By Brian Hull, HKS MPP 2012
During the summer of 2011, I worked with the city of Providence to write part one of a multi-part series of reports on workforce training and placement programs in Rhode Island. Improving the employment opportunities for the city’s residents is a priority for Mayor Angel Taveras. As such, I had the full support of his office and worked closely with Policy Director Matt Stark, and the Director of the Pathways to Opportunity Office Natalie Lopes. Rhode Island has the third highest unemployment rate in the nation, and its capital city, Providence, has one of the worst unemployment rates in the Northeast (around 15 percent). Less than half of the city’s population over the age of 24 has any post-secondary education, and one-quarter of adults lack a high school education.
Fundamentally, the employed and unemployed workers in Providence with less education are increasingly finding themselves in precarious economic situations. They face low or poverty wages, job insecurity, and limited opportunities for advancement into lucrative careers. One key in turning this situation around is increasing the skill level of Providence’s residents though a coordinated workforce development and literacy training system.
The report that I drafted covered the current impact and future potential of Workforce Investment Act (WIA) Title I funding for the local Workforce Investment Board, Workforce Solutions. I reviewed the various reporting requirements and performance measures at each level of government—federal, state, and local—to see where there is flexibility to better serve low-skilled, low-literacy, and other hard-to-employ populations. The report describes possible program changes that could be made to enable greater impact for Providence’s unemployed residents. This work was executed to support the Relevant Integrated Skills and Education Strategy (RISES) created by the City of Providence.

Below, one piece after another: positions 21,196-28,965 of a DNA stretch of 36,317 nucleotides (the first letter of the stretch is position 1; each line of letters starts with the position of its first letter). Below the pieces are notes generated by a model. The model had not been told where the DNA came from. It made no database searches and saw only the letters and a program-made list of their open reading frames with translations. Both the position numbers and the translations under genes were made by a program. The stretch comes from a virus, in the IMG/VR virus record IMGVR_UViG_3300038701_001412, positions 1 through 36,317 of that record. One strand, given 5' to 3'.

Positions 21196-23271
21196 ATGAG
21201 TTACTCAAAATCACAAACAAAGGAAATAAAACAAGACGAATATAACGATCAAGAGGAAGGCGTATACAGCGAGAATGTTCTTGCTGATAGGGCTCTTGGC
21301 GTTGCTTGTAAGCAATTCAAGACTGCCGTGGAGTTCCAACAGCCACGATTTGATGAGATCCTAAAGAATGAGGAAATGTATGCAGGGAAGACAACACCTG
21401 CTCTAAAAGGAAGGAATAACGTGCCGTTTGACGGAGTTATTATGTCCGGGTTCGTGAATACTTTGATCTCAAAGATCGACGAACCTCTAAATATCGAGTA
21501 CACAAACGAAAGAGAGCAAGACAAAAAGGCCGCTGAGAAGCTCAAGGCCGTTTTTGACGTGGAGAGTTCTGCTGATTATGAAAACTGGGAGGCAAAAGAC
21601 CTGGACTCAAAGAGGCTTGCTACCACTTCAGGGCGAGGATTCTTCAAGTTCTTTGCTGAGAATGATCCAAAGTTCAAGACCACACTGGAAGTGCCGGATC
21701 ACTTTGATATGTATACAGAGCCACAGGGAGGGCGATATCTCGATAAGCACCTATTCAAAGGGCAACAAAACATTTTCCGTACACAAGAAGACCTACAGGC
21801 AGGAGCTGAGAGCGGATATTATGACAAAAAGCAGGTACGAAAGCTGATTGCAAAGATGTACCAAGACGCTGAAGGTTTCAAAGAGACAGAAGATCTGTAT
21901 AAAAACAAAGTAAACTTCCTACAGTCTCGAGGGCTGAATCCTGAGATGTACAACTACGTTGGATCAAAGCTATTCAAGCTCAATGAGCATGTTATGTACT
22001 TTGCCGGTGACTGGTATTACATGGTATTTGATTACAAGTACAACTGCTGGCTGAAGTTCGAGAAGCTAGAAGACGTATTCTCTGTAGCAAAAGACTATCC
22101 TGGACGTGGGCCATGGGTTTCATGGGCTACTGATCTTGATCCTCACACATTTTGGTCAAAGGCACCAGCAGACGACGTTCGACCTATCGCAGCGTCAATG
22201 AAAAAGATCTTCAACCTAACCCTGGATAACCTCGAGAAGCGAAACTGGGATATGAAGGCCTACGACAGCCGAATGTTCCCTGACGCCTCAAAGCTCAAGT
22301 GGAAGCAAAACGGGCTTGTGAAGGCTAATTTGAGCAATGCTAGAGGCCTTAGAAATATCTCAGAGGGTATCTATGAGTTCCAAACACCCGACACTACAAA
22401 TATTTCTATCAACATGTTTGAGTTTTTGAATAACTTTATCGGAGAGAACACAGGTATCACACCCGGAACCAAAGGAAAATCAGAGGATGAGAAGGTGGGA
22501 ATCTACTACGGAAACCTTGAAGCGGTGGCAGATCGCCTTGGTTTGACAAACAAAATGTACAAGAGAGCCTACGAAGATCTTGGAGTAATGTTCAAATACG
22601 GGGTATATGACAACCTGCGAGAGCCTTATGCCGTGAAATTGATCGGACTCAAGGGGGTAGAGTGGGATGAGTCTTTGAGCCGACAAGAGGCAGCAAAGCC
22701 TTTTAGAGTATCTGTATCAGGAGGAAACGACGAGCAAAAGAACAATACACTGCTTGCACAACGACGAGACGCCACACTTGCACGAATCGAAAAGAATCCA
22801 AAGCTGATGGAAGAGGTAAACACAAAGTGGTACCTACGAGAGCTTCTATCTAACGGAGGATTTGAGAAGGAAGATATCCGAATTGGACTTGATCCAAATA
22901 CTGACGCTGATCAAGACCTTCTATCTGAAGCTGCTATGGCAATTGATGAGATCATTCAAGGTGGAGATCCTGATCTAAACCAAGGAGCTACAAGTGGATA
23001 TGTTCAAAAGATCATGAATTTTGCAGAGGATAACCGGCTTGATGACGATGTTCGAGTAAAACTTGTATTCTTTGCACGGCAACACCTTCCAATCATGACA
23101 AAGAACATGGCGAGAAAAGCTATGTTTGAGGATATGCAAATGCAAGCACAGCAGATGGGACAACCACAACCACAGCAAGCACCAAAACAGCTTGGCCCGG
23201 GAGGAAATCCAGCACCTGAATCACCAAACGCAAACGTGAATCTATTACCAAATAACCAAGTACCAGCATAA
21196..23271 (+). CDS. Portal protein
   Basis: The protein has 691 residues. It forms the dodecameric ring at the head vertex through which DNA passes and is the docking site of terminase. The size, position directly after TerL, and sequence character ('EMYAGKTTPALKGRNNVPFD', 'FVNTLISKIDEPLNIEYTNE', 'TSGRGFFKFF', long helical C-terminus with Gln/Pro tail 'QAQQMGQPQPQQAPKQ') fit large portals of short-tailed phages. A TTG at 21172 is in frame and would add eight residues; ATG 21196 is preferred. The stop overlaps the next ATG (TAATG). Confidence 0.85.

The work itself involved a great amount of research, reading, and interpretation of policy guidance announcements. While the research itself was not terribly difficult, a significant challenge for innovative workforce development solutions stems from the program’s structure. Using federal funds to better serve low-skilled workers would involve the transformation of various federal workforce development programs. The program's focus of short-term training and quick reemployment fails to account for the demands of high-growth and highly-skilled industries, nor does it keep pace with a rapidly changing employment environment. The performance measures and the provision of individual training (rather than group training) make it difficult for Providence to use Title I funds for low-skilled, low-literacy individuals who fair less well in post-training employment outcomes.
The work that I was engaged in during the summer was a critically important piece of the larger effort that will be undertaken for my Policy Analysis Exercise. During my second year at Harvard Kennedy School, I am expanding upon this report and assisting the relevant state and city agencies (Department of Labor and Training, Governor’s Workforce Board, Department of Education, and both local workforce investment boards) in moving towards a more aligned system of workforce development training and placement based on the following principles:
- Public training dollars must be better aligned with employer needs.
- The gap in skills between what employers need and what Providence (and Rhode Island’s) unemployed are capable of providing is substantial.
- Literacy levels of the unemployed are a critical barrier and are best addressed through literacy programs that are executed in the context of technical occupational skills training.
- Workforce training expenditures are more effective when coordinated with access to public benefits (food stamps, transportation subsidies, etc.) and income supports (Earned Income Tax Credit).
As Matt Stark likes to say, we need to move away from a system of “Train and Pray.” My work during the summer was a small but meaningful contribution to the larger work that is yet to be completed. By providing a thorough evaluation of the WIA Title I funding system, stakeholders at the city and state level have a resource to use when determining how various federal funding streams can be blended to better serve the hard-to-employ. As I continue this work during my second year at HKS, I hope that it can guide future state and local investment of training and adult education dollars in the city and statewide.
Brian Hull, HKS MPP 2012, was a Ash Summer Fellow in Innovation during the summer of 2011.